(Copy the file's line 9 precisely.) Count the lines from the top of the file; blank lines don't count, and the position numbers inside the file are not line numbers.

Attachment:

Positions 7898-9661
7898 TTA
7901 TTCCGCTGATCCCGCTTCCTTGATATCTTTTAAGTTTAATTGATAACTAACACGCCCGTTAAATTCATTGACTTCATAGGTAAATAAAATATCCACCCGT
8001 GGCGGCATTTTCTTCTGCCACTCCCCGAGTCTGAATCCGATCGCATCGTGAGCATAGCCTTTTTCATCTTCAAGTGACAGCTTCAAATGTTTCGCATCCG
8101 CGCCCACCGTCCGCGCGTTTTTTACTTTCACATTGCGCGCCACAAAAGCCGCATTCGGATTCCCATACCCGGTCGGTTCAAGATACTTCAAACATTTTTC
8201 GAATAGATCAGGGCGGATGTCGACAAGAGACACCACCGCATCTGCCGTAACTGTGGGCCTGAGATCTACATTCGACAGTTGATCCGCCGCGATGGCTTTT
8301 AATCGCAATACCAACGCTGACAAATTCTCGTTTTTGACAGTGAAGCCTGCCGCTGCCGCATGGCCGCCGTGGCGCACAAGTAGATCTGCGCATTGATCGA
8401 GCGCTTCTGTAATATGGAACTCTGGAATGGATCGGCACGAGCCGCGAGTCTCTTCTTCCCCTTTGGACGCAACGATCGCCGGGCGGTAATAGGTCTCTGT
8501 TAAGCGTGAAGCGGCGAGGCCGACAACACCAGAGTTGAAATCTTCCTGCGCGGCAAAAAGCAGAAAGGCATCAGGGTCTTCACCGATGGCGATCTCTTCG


8501 TAAGCGTGAAGCGGCGAGGCCGACAACACCAGAGTTGAAATCTTCCTGCGCGGCAAAAAGCAGAAAGGCATCAGGGTCTTCACCGATGGCGATCTCTTCG